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5 Products We Can Make From Carbon So It Doesn’t Go Into The Atmosphere

It looks like society won’t stop burning fossil fuels and belching CO2 into the air anytime soon. A second-best approach? Make useful things with it.

5 Products We Can Make From Carbon So It Doesn’t Go Into The Atmosphere
[Image: Smokestacks via Shutterstock]

For the world to keep burning fossil fuels without worsening climate change, there are two main options: Either capture CO2 and store it somewhere for a long time, or make it into another product.

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At the moment, the latter option may be more promising. Since 2008, governments have spent $25 billion funding carbon capture and storage projects (CCS), and so far they’ve gotten little out of it. There are only two working projects in the United States and they could be special cases rather than the start of a trend. Major CO2 producers–like coal power station operators–don’t want to meet the high costs of retrofitting their plants with expensive scrubbers.

That’s a big problem, because without CCS, we’ll have less headroom for dealing with climate change. The International Energy Agency says we can’t afford to burn more than one-third of today’s proven fossil fuel reserves if we don’t develop widespread CCS (that is, if we want to stay within “safe” limits for global warming).

But there is the second option, and that might be good for something. There are now a range of potential products that you can produce from CO2, and some of them could reduce the amount of gas going into the atmosphere. A recent competition organized by the Alberta-based Change and Emissions Management Corporation–a group funded by the region’s heaviest emitters–showcased 24 good ideas in its $35 million prize global challenge for “innovative carbon uses.” We picked out a few of them below.

Fuels

Seven winning teams produce fuels as the end product. For example, a group from McGill University is working on a technique to convert CO2 and waste water into chemicals like methanol, which can be used as a fuel. The process, which employs direct sunlight, is similar to photosynthesis and the aim is to integrate the system at source. “The system for the conversion process itself provides an elegant closed-loop solution for the use of CO2 and wastewater,” says CCEMC.

Wastewater treatment

A team from the University of British Columbia created an electrochemical cell that uses CO2 to desalinate wastewater and creates useful chemicals. “The novel technology uses CO2 to desalinate industrial wastewater, creating a smaller carbon footprint and an economical alternative to conventional desalination technology,” CCEMC says.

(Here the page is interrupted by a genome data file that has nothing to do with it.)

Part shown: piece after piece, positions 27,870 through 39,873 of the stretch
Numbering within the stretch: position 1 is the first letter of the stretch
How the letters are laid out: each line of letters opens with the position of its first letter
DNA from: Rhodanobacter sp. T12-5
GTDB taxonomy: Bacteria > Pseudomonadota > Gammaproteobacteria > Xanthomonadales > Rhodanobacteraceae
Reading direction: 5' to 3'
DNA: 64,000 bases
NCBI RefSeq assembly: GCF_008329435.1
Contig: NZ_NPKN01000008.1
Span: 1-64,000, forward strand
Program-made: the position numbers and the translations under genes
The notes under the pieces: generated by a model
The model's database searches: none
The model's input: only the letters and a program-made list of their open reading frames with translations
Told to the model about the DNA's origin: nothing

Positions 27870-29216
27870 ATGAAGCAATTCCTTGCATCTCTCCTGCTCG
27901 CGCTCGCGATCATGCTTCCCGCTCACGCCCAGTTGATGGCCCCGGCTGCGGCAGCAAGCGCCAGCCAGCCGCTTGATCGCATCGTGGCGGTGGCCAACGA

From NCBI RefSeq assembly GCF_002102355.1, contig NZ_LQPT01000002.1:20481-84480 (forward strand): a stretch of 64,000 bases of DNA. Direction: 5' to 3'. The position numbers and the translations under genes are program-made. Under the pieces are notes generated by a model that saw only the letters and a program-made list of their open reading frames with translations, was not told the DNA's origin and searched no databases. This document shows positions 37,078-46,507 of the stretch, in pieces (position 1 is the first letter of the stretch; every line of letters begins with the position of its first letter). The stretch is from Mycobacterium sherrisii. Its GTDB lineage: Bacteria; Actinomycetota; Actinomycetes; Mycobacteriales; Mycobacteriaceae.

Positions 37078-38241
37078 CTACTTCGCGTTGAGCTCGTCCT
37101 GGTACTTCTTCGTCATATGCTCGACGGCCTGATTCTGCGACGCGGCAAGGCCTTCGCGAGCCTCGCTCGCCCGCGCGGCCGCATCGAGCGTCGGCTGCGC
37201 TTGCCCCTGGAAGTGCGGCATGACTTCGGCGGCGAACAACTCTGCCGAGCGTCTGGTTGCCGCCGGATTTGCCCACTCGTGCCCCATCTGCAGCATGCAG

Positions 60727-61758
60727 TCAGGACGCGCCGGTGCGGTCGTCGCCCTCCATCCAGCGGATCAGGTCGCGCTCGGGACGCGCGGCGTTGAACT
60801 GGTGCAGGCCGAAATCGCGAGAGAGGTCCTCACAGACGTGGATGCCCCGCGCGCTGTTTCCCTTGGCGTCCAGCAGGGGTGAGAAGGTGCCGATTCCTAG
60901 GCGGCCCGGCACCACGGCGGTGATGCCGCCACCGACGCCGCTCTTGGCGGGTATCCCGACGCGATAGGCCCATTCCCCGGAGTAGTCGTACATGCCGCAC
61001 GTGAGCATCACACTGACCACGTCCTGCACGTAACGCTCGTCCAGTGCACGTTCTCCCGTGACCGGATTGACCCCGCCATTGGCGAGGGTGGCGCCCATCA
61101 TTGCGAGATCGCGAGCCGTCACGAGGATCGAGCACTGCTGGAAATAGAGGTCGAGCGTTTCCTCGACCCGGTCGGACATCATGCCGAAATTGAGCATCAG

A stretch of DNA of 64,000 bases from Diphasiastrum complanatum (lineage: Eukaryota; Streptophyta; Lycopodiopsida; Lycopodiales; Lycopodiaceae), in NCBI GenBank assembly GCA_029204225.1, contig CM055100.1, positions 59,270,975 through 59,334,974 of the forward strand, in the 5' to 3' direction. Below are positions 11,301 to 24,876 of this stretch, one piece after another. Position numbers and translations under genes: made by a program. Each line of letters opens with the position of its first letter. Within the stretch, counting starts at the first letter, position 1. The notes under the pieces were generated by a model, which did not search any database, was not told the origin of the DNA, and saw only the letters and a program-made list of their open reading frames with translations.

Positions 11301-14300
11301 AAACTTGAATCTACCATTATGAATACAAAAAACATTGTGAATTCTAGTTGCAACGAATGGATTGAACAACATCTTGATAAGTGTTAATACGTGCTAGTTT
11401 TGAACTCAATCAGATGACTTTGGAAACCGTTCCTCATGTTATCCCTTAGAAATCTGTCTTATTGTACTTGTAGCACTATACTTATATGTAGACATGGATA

Concrete

Only the power industry has a bigger carbon footprint than the cement industry. But Solidia, a U.S. company, has a way to reduce that. It takes CO2 from cement plants, then uses it during the curing process for making concrete. It plans to start producing precast concrete products in a partnership with Lafarge, starting in 2015. The cement group hopes to reduce CO2 emissions by 70% compared to standard processes.

Fertilizer

Carbon Cycle, a U.K. company, uses CO2 to produce ammonium sulphate fertilizer and precipitated calcium carbonate, a product used in the paper industry. “Our process to make PCC and ammonium sulphate fertilizer will cost less to operate than current processes and has the key benefit in that it is carbon negative compared to existing methods of production,” says the company.

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Graphene

Graphene–strong, light and very conductive–is often called a “miracle material.” JRE Petroleum Services, in Canada, is working on a process to take CO2 and react it with graphite to form graphene. “This process binds the CO2 into the graphene structure, serving to create a new family of nanoparticle,” CCEMC says.

Of course, the best way to deal with climate change is not to produce any CO2 at all, which means moving to renewables for energy production. But while we still need fossil fuels, we might think of using CO2 usefully. While CCS remains expensive and unproven, these sorts of ideas may be our best bet.

About the author

Ben Schiller is a New York staff writer for Fast Company. Previously, he edited a European management magazine and was a reporter in San Francisco, Prague, and Brussels.

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